Building on the export success of the Rafale, Safran is mobilizing to provide engines and equipment to Dassault Aviation. Olivier Horaist, Safran Industrial and Purchasing Director, sheds some light on the process.
How is the Group preparing for this ramp-up in production?
Our production program has already been adapted to recent Rafale contracts won by Dassault Aviation in 2015 (24 aircraft for Egypt, 24 for Qatar). The aircraft manufacturer, to whom we provide engines and various equipment is contracted to ensure the construction of three Rafale per month by 2020.
We must therefore increase our production rate and, given the extensive lead time for supply of some components (such as titanium, for example), we are preparing for that deadline as of this year. To give you some idea, Safran Aircraft Engines will need to triple production of M88 engines in order to deliver 80 units per year !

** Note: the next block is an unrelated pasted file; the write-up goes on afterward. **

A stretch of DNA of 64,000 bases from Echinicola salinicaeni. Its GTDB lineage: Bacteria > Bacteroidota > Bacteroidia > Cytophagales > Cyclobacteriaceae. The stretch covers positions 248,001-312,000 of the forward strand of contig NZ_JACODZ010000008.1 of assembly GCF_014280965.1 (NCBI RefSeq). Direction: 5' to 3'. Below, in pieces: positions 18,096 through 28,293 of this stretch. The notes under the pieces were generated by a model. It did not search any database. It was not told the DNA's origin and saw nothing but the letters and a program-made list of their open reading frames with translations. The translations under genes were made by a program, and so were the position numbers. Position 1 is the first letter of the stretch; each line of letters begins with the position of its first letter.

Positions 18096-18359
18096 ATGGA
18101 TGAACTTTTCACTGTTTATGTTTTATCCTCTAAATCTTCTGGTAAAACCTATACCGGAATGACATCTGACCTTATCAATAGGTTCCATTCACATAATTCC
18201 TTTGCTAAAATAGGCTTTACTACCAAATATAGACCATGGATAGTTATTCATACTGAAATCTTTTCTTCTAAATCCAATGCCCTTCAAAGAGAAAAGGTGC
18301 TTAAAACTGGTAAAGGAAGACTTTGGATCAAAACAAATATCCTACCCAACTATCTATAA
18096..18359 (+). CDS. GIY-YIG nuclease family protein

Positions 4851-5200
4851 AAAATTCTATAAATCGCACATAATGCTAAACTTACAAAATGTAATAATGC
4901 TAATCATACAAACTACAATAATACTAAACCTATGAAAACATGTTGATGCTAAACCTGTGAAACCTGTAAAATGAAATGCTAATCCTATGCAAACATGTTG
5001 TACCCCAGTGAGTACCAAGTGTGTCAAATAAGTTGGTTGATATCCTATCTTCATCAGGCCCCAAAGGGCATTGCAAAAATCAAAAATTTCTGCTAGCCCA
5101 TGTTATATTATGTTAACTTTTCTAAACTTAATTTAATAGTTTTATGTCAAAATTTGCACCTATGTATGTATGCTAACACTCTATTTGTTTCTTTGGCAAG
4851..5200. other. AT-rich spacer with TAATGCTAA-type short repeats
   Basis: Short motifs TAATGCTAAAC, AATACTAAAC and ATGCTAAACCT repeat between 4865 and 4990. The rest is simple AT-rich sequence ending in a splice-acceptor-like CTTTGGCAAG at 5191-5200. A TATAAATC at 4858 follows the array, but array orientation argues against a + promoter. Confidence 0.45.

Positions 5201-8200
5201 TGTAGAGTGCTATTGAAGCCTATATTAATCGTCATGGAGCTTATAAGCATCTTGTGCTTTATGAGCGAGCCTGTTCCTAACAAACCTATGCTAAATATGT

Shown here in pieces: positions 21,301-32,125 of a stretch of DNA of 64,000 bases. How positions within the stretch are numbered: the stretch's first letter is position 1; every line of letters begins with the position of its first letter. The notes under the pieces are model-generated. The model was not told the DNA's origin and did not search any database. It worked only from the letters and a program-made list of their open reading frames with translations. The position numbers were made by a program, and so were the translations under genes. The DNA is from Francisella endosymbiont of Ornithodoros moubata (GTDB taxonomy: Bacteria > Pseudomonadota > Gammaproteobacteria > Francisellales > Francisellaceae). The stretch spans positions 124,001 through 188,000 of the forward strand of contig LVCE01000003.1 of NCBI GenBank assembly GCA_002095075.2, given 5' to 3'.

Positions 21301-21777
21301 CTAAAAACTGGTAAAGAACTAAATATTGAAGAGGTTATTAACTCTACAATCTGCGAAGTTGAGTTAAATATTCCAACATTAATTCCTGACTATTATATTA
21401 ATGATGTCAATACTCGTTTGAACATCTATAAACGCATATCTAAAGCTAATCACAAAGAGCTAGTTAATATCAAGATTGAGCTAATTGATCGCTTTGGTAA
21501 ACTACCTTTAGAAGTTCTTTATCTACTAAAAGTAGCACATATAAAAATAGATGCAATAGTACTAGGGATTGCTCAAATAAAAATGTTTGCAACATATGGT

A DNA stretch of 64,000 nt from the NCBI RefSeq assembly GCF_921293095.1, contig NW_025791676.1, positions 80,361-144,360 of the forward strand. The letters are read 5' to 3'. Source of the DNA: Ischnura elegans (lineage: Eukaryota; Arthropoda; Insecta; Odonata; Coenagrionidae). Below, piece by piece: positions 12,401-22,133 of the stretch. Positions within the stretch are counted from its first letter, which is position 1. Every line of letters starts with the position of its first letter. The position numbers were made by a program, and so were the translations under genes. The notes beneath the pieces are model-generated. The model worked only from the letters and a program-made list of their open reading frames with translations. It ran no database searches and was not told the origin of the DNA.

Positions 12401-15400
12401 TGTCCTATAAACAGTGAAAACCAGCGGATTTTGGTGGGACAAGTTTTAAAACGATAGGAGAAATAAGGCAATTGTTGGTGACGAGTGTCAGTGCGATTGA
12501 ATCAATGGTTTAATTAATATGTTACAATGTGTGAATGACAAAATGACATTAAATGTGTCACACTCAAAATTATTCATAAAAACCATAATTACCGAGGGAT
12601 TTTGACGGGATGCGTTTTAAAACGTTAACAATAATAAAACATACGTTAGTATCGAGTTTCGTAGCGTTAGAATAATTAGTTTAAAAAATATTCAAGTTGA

The Group companies involved in the Rafale program - that is to say, almost all - are adapting or investing in their manufacturing base and verifying the capacity of those of our suppliers. Furthermore, given that Dassault Aviation may win more export contracts, Safran is fully operational and ready to meet any additional orders...
Safran will therefore be moving into a manufacturing "ramp-up" stage. What challenges lie ahead?
One of the major challenges is to effect this increase in production at the same time as the ramp-up of our civil programs, and particularly that of the LEAP engine. However, the equipment we provide for the Rafale benefits from dedicated production facilities, whether our own or those of our supply chain. We also have the benefit of methods for analysis and assessment of industrial maturity. Finally, we will take advantage of synergies with other Group companies, such as Safran Helicopter Engines, for example, whose Mantes-Buchelay plant will provide the hydromechanical components of the control system.
Source: Safran S.A. (Paris: SAF.PA)
Date: Jul 19, 2016